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Old 07-10-2012, 03:10 AM   #1
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Default Ahem! What exactly is . . .

. . . a northwest pale ale?

I've been searching the forum and the internet for a general idea. Does this style actually exist (not a BJCP style of course) or is it just a marketing scheme by some of those northwest breweries (Rogue, Deschutes)? If it does exist, what qualifies a pale ale as "northwest"?

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Old 07-10-2012, 03:12 AM   #2
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I don't think there are specific style guidelines, but it's a hop forward pale ale, usually showcasing the pine/citrus character of the hops from that region.

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Old 07-10-2012, 03:16 AM   #3
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Pretty much. I have always thought of it as a light IPA.

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Old 07-10-2012, 03:30 AM   #4
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Being from the northwest I feel to be a northwest pale you have to hop exclusively with hops grown in the northwest. Willamette and cascade seem to dominate this "style" with a few others occasionally mixed in for complexity. There is still a lot of xenophobia around these parts and I am sure it is more marketing than anything. Still tasty beers though.

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Old 07-10-2012, 03:32 AM   #5
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While I dont know the exact answer I had some experience lately with Northwest ale yeast. My last brew was a pale ale. I was experimenting so I used Wyeast American Ale1056 in one 3 gallon fermentor and Northwest ale 1332 in the other, and then combined them in the keg. The grain bill was simple with light malt ( full extract recipe), 20 and 60 carmel malts, and I used cascade and falconers hops- a very basic pale ale recipe. I tasted each batch at the end of fermentation just prior to kegging. The 1056 was very basic- it produces a very clean crisp flavor which allowed the hops to come through and had a very familiar generic pale ale taste. The 1332 on the other hand was very different. It was much more complex, and had a malty, fruitier taste (almost a slighty wine-like flavor). It amazed me how different the two fermentors tasted considering they were from the same recipe and fermented under Exact same conditions.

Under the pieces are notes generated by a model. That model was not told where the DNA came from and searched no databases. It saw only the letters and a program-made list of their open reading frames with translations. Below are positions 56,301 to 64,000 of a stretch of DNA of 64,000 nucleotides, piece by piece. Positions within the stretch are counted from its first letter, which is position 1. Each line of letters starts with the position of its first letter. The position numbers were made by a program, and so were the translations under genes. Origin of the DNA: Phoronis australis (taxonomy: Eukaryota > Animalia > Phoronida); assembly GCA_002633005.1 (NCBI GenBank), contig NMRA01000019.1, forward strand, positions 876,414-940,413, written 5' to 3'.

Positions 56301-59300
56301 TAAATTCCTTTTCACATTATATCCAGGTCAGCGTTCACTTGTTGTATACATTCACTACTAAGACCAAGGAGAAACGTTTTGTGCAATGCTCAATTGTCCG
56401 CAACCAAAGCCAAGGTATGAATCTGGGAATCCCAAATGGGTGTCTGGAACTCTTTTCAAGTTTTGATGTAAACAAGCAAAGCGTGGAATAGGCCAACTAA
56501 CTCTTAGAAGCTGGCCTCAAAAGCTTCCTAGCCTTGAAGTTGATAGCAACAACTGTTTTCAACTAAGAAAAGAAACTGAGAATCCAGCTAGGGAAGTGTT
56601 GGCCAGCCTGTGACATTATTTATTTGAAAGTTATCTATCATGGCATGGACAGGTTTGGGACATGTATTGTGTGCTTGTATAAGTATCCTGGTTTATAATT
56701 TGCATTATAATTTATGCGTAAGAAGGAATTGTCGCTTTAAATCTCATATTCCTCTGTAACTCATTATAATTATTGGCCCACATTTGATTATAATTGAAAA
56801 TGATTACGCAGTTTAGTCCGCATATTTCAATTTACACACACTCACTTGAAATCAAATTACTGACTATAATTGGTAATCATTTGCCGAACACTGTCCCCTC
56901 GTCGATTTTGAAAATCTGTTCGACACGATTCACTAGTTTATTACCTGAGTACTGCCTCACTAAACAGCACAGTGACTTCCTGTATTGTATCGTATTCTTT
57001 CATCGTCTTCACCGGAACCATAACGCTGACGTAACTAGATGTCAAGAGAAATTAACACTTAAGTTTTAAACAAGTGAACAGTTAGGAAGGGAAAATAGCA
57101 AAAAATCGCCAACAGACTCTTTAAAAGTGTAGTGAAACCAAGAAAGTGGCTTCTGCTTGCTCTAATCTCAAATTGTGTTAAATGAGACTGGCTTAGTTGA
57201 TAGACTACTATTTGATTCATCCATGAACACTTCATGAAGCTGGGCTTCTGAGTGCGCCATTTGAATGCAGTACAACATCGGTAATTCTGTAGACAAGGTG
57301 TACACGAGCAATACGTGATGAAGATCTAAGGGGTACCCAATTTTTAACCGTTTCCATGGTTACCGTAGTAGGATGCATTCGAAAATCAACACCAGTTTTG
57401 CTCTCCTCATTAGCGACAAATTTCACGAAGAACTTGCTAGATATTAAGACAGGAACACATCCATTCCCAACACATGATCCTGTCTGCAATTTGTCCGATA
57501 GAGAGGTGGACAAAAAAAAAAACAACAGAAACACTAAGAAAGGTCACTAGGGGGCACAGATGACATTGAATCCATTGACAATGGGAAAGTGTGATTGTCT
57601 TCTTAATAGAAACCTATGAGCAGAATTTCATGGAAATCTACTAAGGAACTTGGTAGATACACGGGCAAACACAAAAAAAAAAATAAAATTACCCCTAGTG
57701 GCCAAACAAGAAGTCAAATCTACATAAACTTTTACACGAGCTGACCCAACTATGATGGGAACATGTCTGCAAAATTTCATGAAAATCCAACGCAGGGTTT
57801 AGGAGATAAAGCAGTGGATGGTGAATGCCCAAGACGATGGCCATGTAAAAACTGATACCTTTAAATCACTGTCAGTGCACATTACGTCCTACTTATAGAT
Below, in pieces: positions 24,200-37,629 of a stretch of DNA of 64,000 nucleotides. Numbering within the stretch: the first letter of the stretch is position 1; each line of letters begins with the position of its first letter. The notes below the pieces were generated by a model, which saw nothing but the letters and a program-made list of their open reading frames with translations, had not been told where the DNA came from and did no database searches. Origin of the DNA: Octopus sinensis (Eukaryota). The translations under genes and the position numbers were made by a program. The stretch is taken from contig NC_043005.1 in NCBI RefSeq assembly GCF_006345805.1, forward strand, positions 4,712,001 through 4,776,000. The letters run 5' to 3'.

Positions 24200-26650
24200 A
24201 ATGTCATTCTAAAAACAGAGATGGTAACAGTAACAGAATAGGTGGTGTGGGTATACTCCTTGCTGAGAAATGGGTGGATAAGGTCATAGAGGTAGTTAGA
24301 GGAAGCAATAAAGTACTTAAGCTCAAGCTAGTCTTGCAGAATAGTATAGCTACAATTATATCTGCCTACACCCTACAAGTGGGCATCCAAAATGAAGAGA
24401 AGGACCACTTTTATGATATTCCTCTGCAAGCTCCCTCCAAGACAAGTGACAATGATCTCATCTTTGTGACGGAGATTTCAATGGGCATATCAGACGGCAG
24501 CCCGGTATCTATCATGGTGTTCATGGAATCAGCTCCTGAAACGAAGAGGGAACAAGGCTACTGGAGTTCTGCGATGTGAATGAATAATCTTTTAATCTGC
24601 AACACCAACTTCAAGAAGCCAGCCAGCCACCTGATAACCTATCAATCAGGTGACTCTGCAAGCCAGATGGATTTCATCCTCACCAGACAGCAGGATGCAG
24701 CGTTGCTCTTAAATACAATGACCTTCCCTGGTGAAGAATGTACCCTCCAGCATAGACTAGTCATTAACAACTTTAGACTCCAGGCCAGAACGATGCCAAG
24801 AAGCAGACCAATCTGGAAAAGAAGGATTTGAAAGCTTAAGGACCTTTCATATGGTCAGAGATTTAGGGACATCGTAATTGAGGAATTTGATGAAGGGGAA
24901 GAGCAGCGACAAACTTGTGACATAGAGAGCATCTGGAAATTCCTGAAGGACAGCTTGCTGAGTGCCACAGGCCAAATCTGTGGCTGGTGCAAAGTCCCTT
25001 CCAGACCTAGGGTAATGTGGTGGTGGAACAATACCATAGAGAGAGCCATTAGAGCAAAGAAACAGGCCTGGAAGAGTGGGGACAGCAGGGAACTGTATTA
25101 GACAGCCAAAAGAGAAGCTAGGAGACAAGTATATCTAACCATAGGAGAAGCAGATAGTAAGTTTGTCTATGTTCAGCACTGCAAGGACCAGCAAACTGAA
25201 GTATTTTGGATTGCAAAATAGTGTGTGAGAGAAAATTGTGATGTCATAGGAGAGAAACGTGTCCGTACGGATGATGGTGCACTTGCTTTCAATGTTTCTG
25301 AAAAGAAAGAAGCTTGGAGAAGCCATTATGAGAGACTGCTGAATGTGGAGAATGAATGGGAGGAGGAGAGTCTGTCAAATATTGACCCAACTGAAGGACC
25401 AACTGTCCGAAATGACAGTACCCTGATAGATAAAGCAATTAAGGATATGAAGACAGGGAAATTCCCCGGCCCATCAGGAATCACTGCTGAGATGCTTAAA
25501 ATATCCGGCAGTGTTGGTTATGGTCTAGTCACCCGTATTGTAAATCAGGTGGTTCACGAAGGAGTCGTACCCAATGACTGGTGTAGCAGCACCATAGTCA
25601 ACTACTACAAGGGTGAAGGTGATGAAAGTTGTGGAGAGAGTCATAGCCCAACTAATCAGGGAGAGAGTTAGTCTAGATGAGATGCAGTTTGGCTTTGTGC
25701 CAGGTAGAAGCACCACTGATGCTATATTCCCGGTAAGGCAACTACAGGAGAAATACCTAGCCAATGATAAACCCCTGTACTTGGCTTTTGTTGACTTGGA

When i first kegged the beer, i let it sit for a week and tried it- the flavors hadnt quite mingled yet but it was ok. I left on vacation, and when i came back the beer was amazing, my best batch yet. The brew got muvh better with age, and 6 weeks after brewing the beer (3 wks of fermenting and 3 weeks in the keg, it was truly incredible.I believe the IBUs were a little high at 36, so next time i will tone them down to around 30-32, but other than that it was great. It reminded me of Left hand sawtooth ale, which is my favorite beer.

So if you feel like brewing with this ale, give it a shot, it worked out great for me! :-)

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Old 07-10-2012, 03:35 AM   #6
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Quote:
Originally Posted by Yuri_Rage View Post
I don't think there are specific style guidelines, but it's a hop forward pale ale, usually showcasing the pine/citrus character of the hops from that region.
Thanks Yuri.

But aren't almost all US hops grown in the Washington/Oregon/Idaho region? Why would the NW style be limited to just pine/citrus when there are many other US hop styles that don't show those characteristics?
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Old 07-10-2012, 03:37 AM   #7
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And, deschutes uses british yeast in their NWPA.

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Old 07-10-2012, 03:38 AM   #8
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There are 2 brews i always think of as a typical cali ale. one is American amber ale. The other is steam beer which is a lager fermented at cooler ale temps
http://www.bjcp.org/2008styles/style10.php#1b
http://www.bjcp.org/2008styles/style07.php#1b

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Old 07-10-2012, 03:42 AM   #9
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There is a brewery in Duluth, MN that makes what they call a north shore style Pale Ale. Nt quite sure what that means since none of the hops, yeast or malt is grown or made here.

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Old 07-10-2012, 04:00 AM   #10
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Quote:
Originally Posted by kaz4121 View Post
Thanks Yuri.

But aren't almost all US hops grown in the Washington/Oregon/Idaho region? Why would the NW style be limited to just pine/citrus when there are many other US hop styles that don't show those characteristics?
True. However, at least IMHO, the "style" connotes strong pine/citrus flavor and aroma over grassy, spicy, flowery, or herbal notes.
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